Health Alert

Rec­og­nize the risk of can­cer in your fam­ily

Health & Nutrition - - CONTENTS -

You may re­mem­ber sto­ries of your fa­ther’s mil­i­tary ser­vice and your mother’s home­town, but how much do you know about your fam­ily’s med­i­cal his­tory? In par­tic­u­lar, do you know whether any­one on your mom or dad’s side ever had can­cer? “Fam­ily his­tory can be one of the first lines of de­fense in pre­vent­ing can­cer,” says Dr Huma Q Rana, clin­i­cal di­rec­tor of the Cen­tre for Can­cer Ge­net­ics and Pre­ven­tion at Har­vard-af­fil­i­ated Dana-Far­ber Can­cer In­sti­tute. “If you can get a pic­ture of the pat­terns of can­cer on both sides of your fam­ily, you can screen for cer­tain can­cers more closely and ei­ther pre­vent them or catch them early.” And if you do get can­cer, your ge­netic her­itage might pro­vide clues to help your doc­tor choose tar­geted ther­a­pies to treat it.

All in the fam­ily

Your fam­ily’s can­cer his­tory should in­clude your first-de­gree rel­a­tives – fa­ther, mother, and sib­lings – as well as your sec­ond-de­gree rel­a­tives, if pos­si­ble – aunts, un­cles, and grand­par­ents. Note what type of can­cer oc­curred, the age at di­ag­no­sis, as well as the age at which the per­son died and the cause of death. The first-de­gree rel­a­tives tend to be the most cru­cial. “This is be­cause you share 50% of your DNA with them. A ge­netic sus­cep­ti­bil­ity to can­cer does not guar­an­tee that you will get can­cer, but you have a higher risk,” says Dr Rana. Life­style and en­vi­ron­men­tal fac­tors

also play a part in your can­cer risk as­sess­ment. For in­stance, if your fa­ther died of lung can­cer in his 80s and was a life­long smoker, the can­cer prob­a­bly did not re­flect a strong ge­netic trait. If you can pin­point a cer­tain hered­i­tary can­cer in your fam­ily, you may run the risk of de­vel­op­ing other types of can­cers as­so­ci­ated with it. For in­stance, 3% of peo­ple with colon can­cer have Lynch Syn­drome, an in­her­ited dis­or­der that also in­creases the risk of can­cers of the stom­ach, kid­ney, blad­der, skin, and (in women) uterus. Of course, a fam­ily med­i­cal his­tory can be dif­fi­cult to ob­tain. Fam­ily mem­bers can be es­tranged or not forth­com­ing about their his­tory of can­cer. And odds are your older rel­a­tives have passed away. Even if you can’t cre­ate a com­plete fam­ily can­cer his­tory, any med­i­cal in­for­ma­tion you can pro­vide your doc­tor is help­ful. “For in­stance, know­ing if fam­ily mem­bers have died of other causes and age at di­ag­no­sis or death can help build a fam­ily his­tory pro­file,” says Dr Rana.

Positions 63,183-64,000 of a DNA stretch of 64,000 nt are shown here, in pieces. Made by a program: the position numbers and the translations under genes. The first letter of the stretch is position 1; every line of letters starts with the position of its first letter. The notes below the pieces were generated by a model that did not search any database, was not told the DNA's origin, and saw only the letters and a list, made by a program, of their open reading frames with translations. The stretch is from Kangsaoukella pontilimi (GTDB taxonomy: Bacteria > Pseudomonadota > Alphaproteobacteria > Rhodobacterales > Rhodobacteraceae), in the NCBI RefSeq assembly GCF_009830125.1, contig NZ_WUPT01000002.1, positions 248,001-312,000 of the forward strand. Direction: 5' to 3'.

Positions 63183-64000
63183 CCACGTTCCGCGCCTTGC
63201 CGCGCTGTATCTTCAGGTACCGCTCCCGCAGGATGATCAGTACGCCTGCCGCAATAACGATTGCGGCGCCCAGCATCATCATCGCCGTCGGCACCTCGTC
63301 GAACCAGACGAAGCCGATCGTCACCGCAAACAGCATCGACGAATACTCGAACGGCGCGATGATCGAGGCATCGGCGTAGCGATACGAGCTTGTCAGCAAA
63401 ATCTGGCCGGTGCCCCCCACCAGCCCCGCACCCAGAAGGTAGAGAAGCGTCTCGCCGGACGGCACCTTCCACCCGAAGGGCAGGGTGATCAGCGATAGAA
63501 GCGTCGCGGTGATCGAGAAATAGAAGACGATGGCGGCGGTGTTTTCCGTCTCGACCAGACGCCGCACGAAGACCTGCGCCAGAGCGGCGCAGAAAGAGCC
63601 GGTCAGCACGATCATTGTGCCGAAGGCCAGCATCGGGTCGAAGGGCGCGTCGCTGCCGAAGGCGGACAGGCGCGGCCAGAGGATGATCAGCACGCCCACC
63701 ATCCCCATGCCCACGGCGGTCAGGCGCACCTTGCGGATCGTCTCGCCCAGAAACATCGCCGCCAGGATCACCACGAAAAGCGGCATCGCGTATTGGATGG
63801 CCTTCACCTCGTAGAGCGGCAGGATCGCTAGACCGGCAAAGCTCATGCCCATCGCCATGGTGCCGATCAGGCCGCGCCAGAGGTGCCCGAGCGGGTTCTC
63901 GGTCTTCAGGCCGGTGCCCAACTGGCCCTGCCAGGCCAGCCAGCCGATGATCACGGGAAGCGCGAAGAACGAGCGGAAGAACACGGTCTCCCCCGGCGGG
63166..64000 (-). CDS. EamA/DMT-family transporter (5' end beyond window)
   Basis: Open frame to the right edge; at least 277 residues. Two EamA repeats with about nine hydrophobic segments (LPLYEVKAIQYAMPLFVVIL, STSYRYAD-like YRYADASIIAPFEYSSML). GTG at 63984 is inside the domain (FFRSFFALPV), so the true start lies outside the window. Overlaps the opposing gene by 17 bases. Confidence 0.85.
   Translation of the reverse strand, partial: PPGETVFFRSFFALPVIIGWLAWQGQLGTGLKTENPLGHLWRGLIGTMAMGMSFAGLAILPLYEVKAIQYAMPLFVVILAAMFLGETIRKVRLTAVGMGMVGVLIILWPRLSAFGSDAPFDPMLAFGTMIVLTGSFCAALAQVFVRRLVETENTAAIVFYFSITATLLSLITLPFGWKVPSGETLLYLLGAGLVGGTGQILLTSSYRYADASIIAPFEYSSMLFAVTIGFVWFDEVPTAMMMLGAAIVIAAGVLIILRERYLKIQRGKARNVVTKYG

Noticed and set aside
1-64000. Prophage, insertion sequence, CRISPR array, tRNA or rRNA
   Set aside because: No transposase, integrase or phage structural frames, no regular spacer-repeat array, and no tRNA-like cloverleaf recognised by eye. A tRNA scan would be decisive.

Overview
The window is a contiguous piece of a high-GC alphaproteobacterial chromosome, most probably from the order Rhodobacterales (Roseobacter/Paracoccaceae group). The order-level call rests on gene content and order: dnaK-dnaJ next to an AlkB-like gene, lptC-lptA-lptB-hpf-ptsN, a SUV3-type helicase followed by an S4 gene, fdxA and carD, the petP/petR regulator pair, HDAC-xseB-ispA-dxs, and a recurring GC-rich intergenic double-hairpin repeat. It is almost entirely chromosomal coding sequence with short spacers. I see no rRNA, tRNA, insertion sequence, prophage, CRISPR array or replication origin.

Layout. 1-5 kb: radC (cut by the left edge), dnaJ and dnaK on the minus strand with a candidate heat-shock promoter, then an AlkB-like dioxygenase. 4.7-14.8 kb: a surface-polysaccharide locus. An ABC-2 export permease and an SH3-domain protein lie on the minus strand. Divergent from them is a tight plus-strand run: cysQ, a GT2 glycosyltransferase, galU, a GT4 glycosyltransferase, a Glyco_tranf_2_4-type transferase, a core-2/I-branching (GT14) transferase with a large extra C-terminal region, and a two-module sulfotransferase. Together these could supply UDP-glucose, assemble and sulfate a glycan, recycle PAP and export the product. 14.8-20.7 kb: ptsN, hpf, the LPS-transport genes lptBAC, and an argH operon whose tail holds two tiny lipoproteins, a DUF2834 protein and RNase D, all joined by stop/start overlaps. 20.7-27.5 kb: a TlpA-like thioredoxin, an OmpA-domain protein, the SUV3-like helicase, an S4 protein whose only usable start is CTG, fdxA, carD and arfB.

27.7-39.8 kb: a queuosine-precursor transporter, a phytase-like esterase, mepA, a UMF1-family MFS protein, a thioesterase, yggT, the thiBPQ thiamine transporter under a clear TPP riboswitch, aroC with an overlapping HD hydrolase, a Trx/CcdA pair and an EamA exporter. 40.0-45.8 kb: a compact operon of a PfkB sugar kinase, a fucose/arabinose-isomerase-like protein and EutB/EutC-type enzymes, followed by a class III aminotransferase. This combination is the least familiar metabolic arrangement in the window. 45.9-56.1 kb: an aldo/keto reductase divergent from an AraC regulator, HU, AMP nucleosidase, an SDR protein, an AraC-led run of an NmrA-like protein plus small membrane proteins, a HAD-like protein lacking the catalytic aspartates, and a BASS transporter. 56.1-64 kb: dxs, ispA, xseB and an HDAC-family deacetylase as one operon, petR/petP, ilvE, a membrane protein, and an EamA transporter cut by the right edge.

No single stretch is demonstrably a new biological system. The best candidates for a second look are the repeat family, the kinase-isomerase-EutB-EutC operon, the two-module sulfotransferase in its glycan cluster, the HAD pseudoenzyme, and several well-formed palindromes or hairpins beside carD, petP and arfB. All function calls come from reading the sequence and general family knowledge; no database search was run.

Pass it along

Who has been di­ag­nosed with can­cer in your fam­ily af­fects not only you, but also your chil­dren. For ex­am­ple, if your mother died of breast or ovar­ian can­cer, which can some­times re­sult from a mu­ta­tion in the BRCA1 or BRCA2 genes, you might not worry about it your­self since th­ese are woman-spe­cific can­cers. But you may have in­her­ited a mu­ta­tion that is also as­so­ci­ated with the de­vel­op­ment of ag­gres­sive prostate can­cer, says Dr Rana. And even if you re­main can­cer­free, you could still pass along that mu­tated gene to your daugh­ter, which puts her at a higher risk for breast or ovar­ian can­cer. In fact, a 2011 study found that 24% of women with ovar­ian can­cer had an un­der­ly­ing mu­ta­tion. “That’s why it’s so im­por­tant to try to put to­gether as de­tailed a med­i­cal his­tory as pos­si­ble. It’s not just for you, but some­thing you can share with your chil­dren and grand­chil­dren,” says Dr Rana.

Ge­netic test­ing

Your fam­ily can­cer his­tory is only the first step. A ge­netic test can help clar­ify whether you have one or more spe­cific ge­netic mu­ta­tions. Ge­netic test­ing in­volves see­ing a ge­netic coun­sel­lor or other spe­cial­ist who as­sesses your fam­ily his­tory and ex­plains the risks and out­comes of test­ing, like anx­i­ety from in­con­clu­sive re­sults, or the need for closer can­cer sur­veil­lance if you have a mu­ta­tion. A sim­ple blood or saliva test looks for mu­ta­tions in a num­ber of genes re­lated to can­cer. You typ­i­cally get the re­sults in about four weeks. Years ago, ge­netic test­ing was ex­pen­sive, but it is now more af­ford­able and ac­ces­si­ble. Think you’re too old to worry about can­cer? Think again. Can­cer, like some rel­a­tives, can al­ways show up un­ex­pected. “You can get di­ag­nosed with can­cer late in life, so don’t think you are home free if you reach a cer­tain age can­cer-free,” says Dr Rana. “Know your fam­ily his­tory and talk to your doc­tors about your pos­si­ble risk and strate­gies for pre­ven­tion.”

Know­ing your fam­ily’s his­tory of can­cer can help you bet­ter as­sess your own risk. This sample fam­ily tree de­picts a fam­ily with a his­tory of ovar­ian, breast and prostate can­cer.

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